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Glare of the Diamond; Botswana Why AIDS Corporate Social Responsibility Initiatives are not successful

Kovacs Kowalke, Eva-Marie Caroline LU (2009) SIMT09 20091
Graduate School
Master of Science in Global Studies
Abstract
The research aim in this paper is to outline, detail and come to a deeper understanding as to why AIDS/HIV corporate social responsibility CSR initiatives have not been truly successful in the Central District of Botswana. I will focus on the following aspects in the analysis; history, stigma, gender and traditional values, and the corporate refocus on the blood diamond movement.

Botswana is a mineral rich country, and in my scope of research I look to the mining corporations that have mines in the Central district of Botswana. De Beers, Debswana are the two larger mining corporations that I draw up in my paper, but the Tati Nickel Mine and the Soda Ash Botswana mine are also mentioned within this paper due to their location, and their... (More)
The research aim in this paper is to outline, detail and come to a deeper understanding as to why AIDS/HIV corporate social responsibility CSR initiatives have not been truly successful in the Central District of Botswana. I will focus on the following aspects in the analysis; history, stigma, gender and traditional values, and the corporate refocus on the blood diamond movement.

Botswana is a mineral rich country, and in my scope of research I look to the mining corporations that have mines in the Central district of Botswana. De Beers, Debswana are the two larger mining corporations that I draw up in my paper, but the Tati Nickel Mine and the Soda Ash Botswana mine are also mentioned within this paper due to their location, and their parallel history and social structures to De Beers and Debswana.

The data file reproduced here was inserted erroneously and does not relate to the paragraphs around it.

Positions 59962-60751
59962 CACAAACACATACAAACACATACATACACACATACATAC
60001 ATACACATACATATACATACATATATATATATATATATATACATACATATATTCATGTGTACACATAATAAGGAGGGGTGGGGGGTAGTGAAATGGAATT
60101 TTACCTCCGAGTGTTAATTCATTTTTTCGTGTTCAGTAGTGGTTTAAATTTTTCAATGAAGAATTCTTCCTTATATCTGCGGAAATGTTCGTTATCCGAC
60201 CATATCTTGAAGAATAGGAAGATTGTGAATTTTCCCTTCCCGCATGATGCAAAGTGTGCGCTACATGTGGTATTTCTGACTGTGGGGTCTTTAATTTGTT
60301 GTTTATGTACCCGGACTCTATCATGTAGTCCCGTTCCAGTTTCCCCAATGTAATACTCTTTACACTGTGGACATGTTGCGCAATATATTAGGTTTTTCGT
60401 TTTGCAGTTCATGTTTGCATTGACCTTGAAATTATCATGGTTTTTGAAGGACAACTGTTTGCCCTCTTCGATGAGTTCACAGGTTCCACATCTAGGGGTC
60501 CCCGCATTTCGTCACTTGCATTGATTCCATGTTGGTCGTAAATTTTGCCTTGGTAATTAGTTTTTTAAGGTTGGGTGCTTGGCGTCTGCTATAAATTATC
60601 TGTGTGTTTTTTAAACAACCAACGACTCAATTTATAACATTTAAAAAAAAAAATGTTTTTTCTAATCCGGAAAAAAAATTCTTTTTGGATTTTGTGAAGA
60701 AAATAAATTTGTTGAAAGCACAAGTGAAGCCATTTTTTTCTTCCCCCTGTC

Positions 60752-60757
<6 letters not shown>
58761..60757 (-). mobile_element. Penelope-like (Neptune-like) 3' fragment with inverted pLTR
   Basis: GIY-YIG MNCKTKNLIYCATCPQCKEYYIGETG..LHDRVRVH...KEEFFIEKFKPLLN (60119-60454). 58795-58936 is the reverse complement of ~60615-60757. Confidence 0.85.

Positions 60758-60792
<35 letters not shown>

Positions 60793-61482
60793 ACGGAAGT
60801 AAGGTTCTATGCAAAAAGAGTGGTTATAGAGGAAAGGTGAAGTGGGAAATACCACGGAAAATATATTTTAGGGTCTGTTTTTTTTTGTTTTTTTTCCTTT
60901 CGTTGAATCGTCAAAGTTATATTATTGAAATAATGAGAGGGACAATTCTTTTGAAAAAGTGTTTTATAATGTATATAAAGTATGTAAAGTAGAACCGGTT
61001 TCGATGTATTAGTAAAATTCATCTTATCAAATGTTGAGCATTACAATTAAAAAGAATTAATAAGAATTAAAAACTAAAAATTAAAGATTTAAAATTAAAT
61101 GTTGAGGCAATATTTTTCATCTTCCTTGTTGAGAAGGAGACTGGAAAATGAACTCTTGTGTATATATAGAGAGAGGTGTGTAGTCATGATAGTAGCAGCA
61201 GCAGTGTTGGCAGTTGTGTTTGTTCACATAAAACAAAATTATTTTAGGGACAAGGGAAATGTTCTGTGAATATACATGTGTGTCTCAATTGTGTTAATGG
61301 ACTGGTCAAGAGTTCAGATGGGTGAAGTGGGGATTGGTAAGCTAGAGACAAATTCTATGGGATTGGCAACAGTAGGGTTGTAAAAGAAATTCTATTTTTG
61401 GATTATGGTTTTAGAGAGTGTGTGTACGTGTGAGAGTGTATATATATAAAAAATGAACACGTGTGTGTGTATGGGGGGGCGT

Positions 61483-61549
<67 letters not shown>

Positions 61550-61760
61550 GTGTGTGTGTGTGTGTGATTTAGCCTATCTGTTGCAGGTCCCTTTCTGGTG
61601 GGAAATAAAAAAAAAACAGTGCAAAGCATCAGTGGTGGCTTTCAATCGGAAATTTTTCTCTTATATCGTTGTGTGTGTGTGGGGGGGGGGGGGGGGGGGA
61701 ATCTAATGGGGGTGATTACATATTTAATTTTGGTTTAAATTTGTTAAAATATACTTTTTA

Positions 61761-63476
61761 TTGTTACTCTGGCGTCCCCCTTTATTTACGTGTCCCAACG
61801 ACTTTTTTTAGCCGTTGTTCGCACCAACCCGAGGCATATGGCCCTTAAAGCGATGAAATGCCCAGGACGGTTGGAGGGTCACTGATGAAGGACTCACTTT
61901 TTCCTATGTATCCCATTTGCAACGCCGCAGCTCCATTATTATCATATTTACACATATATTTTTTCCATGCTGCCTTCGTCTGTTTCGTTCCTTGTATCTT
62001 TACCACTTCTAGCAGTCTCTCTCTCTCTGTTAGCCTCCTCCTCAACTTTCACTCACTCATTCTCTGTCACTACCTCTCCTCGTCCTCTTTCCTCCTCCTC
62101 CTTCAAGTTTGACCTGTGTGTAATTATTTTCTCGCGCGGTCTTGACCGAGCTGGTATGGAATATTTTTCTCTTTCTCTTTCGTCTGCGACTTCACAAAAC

De Beers, like many other global corporations, has had to stand up and face their involvement with the spread and continual spread of AIDS/HIV in Sub-Saharan Africa. However, in Botswana De Beers face many other issues that limit or side-track them on how much public ‘push’ and power they can do when they initiate corporate social responsibility CSR program(s) at their mines. To understand how Botswana and its’ relationship with De Beers [and other mining corporations] and the development of AIDS/HIV, a historical review is needed, for one has to understand how the social structures of mines, mining communities and out laying towns have been created under this ‘mining’ social structure. The second important issue in understanding CSR and how limited it is, in regards to De Beers, Debswana and other mining corporations, in Botswana is the high level of social issues such as stigmatization, traditional and gender issues/values that AIDS/HIV individuals, and government bodies have to deal with. The third and present issue that limits how De Beers deals with AIDS/HIV and their CSR response to SI (survival international) campaign to end the trade in Blood Diamonds, and with new mining exploration into the Gope area of the Kalaharia desert De Beers has redirected their CSR attention to something they can change and re-solve now. (Less)